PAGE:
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Oil and gas firms lobbying for the military in Myanmar

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Issue 2753
protests after teh coup
Protesters on the streets on Yangon in the aftermath of the military coup (Pic: Wikimedia/Creative Commons)

Oil and gas firms are pressing governments hard not to impose any measures on Myanmar that might hurt their profits.

What are the deaths of 750 protesters compared to making money?

In the lead is Chevron which so far this year has spent £1.7 million on lobbying.

According to the New York Times newspaper, “Chevron has dispatched lobbyists—including some former ­federal government officials, one of whom appears to have left the State Department just last month—to ­agencies, including the state ­department and key congressional offices, to warn against any sanctions that might disrupt its ­operations in Myanmar.”

Chevron, the second-largest oil and gas producer in the US, has a longstanding relationship with Myanmar Oil and Gas Enterprise.

This is a state-owned ­company that is closely connected to the military generals who seized power in Febraury.

One of the military’s largest sources of revenue, bankrolling up to 70 percent of its operations in some recent years, is a gas field known as Yadana.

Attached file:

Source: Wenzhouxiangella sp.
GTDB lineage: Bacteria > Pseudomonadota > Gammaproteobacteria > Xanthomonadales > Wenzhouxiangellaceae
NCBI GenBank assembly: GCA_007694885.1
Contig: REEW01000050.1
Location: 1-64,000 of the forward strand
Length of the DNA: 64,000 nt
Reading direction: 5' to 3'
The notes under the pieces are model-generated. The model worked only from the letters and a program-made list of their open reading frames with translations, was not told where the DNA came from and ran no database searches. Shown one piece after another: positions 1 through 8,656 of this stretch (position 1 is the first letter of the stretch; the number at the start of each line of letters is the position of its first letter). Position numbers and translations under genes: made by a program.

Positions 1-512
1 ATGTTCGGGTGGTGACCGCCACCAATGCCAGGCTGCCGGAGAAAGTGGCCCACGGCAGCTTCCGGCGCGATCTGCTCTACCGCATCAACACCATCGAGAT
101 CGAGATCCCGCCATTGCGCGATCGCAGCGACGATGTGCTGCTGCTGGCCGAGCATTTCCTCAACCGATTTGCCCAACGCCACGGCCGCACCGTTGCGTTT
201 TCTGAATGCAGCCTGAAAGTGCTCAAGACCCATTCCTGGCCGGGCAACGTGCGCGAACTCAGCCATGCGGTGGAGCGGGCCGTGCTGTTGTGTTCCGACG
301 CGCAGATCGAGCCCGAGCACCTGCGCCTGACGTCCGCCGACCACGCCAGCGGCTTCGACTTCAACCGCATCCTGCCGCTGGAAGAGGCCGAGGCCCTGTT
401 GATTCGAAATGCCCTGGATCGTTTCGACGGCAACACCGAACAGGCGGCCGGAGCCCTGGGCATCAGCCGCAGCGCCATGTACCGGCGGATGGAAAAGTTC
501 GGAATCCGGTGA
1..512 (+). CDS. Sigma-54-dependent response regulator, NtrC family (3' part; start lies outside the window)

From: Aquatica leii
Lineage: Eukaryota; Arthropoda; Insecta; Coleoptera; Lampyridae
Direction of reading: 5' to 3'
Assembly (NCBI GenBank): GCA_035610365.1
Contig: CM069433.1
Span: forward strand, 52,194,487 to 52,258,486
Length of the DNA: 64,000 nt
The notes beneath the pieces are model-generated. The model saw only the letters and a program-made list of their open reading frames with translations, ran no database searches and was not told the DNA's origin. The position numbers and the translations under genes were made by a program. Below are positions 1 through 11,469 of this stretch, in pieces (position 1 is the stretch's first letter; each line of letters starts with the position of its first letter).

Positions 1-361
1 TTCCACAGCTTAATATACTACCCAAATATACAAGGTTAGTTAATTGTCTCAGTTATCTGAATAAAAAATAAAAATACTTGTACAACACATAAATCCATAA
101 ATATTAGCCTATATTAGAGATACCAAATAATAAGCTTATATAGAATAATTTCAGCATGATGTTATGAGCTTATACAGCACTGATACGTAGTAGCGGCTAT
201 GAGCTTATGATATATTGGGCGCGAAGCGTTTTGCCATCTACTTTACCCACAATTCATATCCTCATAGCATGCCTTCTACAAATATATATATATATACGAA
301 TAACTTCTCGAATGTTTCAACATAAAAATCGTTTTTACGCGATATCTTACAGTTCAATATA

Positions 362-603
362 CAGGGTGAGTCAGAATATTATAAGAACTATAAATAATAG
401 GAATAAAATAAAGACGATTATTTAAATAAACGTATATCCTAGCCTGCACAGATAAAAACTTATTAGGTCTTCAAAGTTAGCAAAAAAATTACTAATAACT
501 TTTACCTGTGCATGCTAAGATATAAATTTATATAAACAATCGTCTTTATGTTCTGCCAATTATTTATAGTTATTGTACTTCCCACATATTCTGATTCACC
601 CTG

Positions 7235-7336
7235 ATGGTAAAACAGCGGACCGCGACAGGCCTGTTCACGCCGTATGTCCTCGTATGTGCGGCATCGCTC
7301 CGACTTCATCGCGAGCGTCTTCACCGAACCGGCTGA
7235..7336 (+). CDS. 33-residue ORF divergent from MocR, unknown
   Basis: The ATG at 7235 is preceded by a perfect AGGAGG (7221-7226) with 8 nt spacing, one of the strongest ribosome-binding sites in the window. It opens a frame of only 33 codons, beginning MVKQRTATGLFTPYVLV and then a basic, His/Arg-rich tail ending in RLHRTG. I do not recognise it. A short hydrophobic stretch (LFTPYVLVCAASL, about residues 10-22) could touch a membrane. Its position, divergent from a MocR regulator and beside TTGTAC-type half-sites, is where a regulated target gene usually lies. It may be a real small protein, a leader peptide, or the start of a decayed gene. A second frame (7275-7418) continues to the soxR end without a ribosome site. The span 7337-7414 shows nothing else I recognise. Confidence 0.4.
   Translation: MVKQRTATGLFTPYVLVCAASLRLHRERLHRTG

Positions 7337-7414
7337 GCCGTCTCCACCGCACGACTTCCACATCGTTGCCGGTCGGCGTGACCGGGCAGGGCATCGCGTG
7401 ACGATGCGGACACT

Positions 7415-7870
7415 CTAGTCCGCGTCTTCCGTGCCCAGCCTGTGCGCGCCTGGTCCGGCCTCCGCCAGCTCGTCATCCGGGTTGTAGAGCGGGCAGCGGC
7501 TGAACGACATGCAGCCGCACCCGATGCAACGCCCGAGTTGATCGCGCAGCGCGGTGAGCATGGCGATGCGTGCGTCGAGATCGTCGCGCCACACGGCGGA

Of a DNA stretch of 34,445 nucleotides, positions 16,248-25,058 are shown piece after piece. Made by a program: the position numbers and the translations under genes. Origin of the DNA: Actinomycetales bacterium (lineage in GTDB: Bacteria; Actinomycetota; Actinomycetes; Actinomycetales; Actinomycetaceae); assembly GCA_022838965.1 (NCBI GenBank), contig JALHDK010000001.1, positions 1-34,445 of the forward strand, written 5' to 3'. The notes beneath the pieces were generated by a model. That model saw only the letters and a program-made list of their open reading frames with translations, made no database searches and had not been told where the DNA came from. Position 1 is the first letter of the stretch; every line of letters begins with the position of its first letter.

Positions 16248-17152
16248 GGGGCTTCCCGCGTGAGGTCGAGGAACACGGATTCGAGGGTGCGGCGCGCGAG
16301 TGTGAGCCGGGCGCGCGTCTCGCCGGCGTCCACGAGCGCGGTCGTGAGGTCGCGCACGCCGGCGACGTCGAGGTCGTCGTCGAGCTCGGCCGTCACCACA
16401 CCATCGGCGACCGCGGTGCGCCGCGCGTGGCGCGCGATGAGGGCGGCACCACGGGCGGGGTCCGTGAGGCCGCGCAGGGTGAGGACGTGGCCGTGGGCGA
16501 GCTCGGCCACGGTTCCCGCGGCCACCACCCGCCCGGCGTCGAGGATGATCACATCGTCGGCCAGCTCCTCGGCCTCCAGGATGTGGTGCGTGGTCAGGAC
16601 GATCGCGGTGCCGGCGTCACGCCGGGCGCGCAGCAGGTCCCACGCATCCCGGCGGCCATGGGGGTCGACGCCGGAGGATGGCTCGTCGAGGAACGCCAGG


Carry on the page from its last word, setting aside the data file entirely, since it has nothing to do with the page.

The field has been ­operated since the 1990s by the French energy company Total in partnership with a Thai‑owned oil and gas ­company, Myanmar’s state-owned company and Chevron. After taxes and other payments to the Myanmar government, Chevron has been netting annual profits of £70 ­million to £100 million from its stake in Yadana and a ­pipeline company that ­transports the gas from Myanmar to Thailand.

The company assures us that it is thinking only of the welfare of Myanmar’s people.

Braden Reddall, ­spokesperson for Chevron, said, “We condemn the violations of the human rights in Myanmar and we support the people of this country in their journey towards a modern democracy, peaceful and prosperous.

“But if we do not pay our taxes, we are in breach of contract, which could put employees at excessive risk of criminal prosecution.”

Unplanned Tory road ahead

A former No 10 adviser is locked in a war of words with officials after steaming ahead with unauthorised work at her stately home.